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New Glasses Let Deaf People “See” What is Being Said by Turning Audio Into Subtitles

It’s being hailed as a major breakthrough that will change people’s lives forever.

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New Glasses Deaf People See

Using augmented reality glasses, a startup company has built an exciting new product that allows deaf people to see subtitles to the conversations taking place around them in real-time.

What appears to just be an ordinary pair of glasses actually utilizes state-of-the-art technology developed by Amazon Alexa to instantly convert incoming audio into captions.

Dan Scarfe’s company Nreal took the software one step further by using augmented reality so that the user can literally see the captioning through the glasses.

Scarfe felt heartbroken when he saw his grandpa, who was 97 years old and had hearing loss, sitting still in a room on Christmas Day, surrounded by his family but unable to participate in the discussion as he was unable to hear anything that was being said.

“It’s got to the point now where he literally just sits in silence,” said Scarfe. “And I thought, well, hang on a second. He watches TV all the time with subtitles. Why can’t we subtitle the world?”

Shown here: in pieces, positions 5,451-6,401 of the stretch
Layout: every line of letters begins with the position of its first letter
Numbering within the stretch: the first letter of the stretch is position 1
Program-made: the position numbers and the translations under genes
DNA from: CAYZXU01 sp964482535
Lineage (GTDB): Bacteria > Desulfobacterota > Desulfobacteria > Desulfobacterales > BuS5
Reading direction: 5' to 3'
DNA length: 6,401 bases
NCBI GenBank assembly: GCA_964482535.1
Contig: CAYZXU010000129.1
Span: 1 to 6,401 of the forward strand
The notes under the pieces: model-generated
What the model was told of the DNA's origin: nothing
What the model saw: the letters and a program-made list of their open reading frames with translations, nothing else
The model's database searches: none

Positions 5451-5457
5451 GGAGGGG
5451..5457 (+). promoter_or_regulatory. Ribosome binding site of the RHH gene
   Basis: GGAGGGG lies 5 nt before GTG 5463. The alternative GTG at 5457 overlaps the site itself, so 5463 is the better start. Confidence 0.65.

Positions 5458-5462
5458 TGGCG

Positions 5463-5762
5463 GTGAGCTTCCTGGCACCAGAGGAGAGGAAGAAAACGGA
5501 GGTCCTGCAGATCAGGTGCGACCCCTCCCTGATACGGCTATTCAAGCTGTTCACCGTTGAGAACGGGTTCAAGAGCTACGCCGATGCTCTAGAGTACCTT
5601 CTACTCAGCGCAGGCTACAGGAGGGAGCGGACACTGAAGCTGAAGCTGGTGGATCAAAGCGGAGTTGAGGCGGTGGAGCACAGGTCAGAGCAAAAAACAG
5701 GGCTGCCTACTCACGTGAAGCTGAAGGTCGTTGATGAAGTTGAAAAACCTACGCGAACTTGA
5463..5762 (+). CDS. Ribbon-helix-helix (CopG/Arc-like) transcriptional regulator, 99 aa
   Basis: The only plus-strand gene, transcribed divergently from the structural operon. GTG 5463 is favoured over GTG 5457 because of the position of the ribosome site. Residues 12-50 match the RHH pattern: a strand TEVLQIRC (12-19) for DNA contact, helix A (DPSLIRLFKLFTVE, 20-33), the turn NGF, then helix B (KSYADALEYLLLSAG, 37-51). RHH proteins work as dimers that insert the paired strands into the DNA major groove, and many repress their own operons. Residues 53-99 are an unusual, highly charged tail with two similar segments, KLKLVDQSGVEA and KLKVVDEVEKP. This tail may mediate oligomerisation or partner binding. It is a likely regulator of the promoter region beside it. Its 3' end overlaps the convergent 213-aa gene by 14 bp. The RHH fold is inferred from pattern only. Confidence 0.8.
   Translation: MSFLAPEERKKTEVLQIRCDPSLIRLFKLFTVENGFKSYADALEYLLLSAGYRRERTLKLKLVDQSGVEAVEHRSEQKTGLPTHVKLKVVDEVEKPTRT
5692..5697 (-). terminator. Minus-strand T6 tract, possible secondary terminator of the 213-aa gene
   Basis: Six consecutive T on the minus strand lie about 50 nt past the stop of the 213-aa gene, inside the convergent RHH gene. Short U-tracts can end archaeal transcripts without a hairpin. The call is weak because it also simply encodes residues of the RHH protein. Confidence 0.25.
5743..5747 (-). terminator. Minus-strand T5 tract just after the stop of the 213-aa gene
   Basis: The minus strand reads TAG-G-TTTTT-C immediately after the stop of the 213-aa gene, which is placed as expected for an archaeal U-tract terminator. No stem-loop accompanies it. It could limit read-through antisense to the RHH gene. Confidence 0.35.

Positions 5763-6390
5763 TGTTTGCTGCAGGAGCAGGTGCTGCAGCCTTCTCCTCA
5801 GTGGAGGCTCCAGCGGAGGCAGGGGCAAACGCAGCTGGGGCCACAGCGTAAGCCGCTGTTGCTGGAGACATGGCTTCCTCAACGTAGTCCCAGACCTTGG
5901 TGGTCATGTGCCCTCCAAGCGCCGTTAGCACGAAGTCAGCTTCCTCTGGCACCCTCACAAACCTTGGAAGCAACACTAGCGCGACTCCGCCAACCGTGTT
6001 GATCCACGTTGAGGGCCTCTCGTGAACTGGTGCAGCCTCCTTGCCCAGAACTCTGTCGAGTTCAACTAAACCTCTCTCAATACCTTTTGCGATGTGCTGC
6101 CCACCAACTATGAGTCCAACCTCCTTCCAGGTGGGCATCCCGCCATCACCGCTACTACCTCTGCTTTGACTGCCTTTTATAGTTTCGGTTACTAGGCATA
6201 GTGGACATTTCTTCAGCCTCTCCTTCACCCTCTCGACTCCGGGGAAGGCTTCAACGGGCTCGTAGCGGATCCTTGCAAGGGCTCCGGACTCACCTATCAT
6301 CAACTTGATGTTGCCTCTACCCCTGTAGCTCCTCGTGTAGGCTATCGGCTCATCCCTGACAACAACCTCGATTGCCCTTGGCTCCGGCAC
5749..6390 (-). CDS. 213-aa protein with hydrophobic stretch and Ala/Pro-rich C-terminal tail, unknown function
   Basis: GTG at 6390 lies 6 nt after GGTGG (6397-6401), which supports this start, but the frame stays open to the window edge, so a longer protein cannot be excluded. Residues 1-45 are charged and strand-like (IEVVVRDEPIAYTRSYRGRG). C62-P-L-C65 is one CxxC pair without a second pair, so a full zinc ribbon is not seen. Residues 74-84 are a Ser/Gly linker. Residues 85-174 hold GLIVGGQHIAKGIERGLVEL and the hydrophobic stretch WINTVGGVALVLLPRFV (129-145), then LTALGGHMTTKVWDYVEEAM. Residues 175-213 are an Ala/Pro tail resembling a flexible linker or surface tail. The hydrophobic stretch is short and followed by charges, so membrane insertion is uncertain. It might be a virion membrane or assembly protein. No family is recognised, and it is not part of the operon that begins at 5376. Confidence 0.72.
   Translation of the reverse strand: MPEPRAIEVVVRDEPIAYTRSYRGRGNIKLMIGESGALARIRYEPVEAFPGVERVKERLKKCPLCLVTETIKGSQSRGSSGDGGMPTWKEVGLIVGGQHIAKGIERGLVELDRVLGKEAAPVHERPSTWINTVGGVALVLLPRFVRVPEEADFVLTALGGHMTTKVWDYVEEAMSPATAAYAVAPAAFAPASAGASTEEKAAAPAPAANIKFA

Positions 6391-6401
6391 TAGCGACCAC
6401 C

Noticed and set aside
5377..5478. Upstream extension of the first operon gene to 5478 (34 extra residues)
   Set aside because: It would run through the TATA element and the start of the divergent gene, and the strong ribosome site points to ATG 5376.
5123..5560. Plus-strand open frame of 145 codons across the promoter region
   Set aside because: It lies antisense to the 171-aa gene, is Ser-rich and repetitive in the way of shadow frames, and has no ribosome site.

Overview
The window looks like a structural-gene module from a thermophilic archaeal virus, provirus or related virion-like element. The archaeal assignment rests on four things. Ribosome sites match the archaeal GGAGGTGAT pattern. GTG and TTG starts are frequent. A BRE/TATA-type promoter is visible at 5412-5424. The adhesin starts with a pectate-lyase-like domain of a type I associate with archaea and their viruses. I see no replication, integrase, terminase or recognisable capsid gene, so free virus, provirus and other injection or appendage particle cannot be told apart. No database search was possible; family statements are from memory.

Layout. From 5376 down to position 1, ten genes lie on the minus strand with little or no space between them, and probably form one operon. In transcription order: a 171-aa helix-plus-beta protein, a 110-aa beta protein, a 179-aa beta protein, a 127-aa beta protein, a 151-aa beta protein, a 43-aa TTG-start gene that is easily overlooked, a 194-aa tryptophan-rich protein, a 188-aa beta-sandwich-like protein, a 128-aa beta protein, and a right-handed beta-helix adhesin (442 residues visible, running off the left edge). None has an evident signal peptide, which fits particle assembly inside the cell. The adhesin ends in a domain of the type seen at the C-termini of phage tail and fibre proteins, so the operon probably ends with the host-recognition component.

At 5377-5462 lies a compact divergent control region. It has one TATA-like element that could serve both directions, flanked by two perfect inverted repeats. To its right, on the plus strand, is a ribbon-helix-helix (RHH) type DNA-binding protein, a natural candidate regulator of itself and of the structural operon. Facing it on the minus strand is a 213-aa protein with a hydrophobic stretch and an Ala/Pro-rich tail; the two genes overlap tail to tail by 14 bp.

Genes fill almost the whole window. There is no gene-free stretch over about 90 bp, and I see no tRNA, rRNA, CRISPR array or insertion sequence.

It only took him six months to debut the XRAI glasses, and it’s being hailed as a major breakthrough that will change people’s lives forever.

Even though the software has some issues when people are talking over one another, Scarfe is adamant that this is only the very beginning of what’s possible with the technology.

“We’re going with a small number to begin with to prove it out, to get the feedback, to understand what people like, what they don’t like, [and] rapidly innovate on that,” explained Scarfe. “And then we’re hoping if the winds are behind us, then we will reach general availability by September.”

The adaptability is remarkable considering that the advanced glasses themselves are nothing more than ordinary spectacles, plus a standard cable that is used to link them to your smartphone.

Both the Royal National Institute for the Deaf in the United Kingdom (RNID) and the nonprofit DeafKidz are also hailing the breakthrough as technology that will improve people’s lives.

“As a profoundly deaf person myself, I was blown away by this technology,” said Steve Crump, Founder and Chair, DeafKidz International. “When I tried on the glasses, I was astonished—real time subtitles that enable you to engage and participate as never before.”

The glasses have a potential user base of 12 million people and may already be purchased through a network of healthcare providers in the United Kingdom. They can also be financed for roughly £35 per month for 11 months.

Simply amazing!

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